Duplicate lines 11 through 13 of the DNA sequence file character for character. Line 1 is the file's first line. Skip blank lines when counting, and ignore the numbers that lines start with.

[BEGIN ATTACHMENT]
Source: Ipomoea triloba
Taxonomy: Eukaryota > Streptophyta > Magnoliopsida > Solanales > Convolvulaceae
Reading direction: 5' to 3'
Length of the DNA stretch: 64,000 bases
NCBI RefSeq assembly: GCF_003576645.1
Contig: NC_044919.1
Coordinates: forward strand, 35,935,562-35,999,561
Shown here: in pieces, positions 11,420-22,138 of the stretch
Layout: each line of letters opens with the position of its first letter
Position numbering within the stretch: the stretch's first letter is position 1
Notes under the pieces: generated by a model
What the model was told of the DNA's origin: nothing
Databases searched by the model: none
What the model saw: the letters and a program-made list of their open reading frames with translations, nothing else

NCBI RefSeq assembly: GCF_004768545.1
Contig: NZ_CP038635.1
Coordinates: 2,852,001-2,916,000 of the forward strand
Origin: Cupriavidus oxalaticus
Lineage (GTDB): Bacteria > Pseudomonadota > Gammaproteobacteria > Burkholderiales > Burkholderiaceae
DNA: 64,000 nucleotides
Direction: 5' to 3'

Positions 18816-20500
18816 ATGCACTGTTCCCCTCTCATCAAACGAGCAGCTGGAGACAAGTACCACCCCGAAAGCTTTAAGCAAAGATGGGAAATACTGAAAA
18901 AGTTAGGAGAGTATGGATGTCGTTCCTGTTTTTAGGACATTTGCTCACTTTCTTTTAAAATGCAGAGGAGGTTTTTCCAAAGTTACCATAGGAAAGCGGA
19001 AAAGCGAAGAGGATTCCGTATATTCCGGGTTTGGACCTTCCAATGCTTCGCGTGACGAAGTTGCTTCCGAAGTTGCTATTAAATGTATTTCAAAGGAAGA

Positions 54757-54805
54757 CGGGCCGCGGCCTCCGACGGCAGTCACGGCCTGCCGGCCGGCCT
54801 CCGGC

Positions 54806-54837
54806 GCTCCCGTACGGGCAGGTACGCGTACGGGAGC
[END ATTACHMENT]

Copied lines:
Notes under the pieces: generated by a model
What the model was told of the DNA's origin: nothing
Databases searched by the model: none